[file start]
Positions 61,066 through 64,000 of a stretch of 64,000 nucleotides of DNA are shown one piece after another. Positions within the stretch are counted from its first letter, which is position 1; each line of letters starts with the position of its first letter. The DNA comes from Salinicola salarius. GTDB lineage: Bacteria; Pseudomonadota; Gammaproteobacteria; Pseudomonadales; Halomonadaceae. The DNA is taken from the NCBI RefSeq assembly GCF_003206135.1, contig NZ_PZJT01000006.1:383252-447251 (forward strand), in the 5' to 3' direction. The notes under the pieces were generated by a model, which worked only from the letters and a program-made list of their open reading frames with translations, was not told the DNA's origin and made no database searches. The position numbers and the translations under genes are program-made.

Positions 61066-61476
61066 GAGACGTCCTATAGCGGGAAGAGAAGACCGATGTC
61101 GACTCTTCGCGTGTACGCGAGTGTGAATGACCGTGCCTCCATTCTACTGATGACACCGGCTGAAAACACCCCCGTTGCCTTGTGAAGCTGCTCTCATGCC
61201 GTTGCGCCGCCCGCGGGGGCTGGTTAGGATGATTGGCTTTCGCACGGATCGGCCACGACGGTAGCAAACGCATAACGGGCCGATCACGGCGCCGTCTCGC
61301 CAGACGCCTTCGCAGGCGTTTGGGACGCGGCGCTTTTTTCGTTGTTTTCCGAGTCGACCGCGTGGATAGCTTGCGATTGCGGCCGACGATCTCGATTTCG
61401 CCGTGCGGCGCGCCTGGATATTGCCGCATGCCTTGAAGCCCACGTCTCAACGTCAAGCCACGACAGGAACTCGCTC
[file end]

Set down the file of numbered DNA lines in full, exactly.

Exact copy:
Positions 61,066 through 64,000 of a stretch of 64,000 nucleotides of DNA are shown one piece after another. Positions within the stretch are counted from its first letter, which is position 1; each line of letters starts with the position of its first letter. The DNA comes from Salinicola salarius. GTDB lineage: Bacteria; Pseudomonadota; Gammaproteobacteria; Pseudomonadales; Halomonadaceae. The DNA is taken from the NCBI RefSeq assembly GCF_003206135.1, contig NZ_PZJT01000006.1:383252-447251 (forward strand), in the 5' to 3' direction. The notes under the pieces were generated by a model, which worked only from the letters and a program-made list of their open reading frames with translations, was not told the DNA's origin and made no database searches. The position numbers and the translations under genes are program-made.

Positions 61066-61476
61066 GAGACGTCCTATAGCGGGAAGAGAAGACCGATGTC
61101 GACTCTTCGCGTGTACGCGAGTGTGAATGACCGTGCCTCCATTCTACTGATGACACCGGCTGAAAACACCCCCGTTGCCTTGTGAAGCTGCTCTCATGCC
61201 GTTGCGCCGCCCGCGGGGGCTGGTTAGGATGATTGGCTTTCGCACGGATCGGCCACGACGGTAGCAAACGCATAACGGGCCGATCACGGCGCCGTCTCGC
61301 CAGACGCCTTCGCAGGCGTTTGGGACGCGGCGCTTTTTTCGTTGTTTTCCGAGTCGACCGCGTGGATAGCTTGCGATTGCGGCCGACGATCTCGATTTCG
61401 CCGTGCGGCGCGCCTGGATATTGCCGCATGCCTTGAAGCCCACGTCTCAACGTCAAGCCACGACAGGAACTCGCTC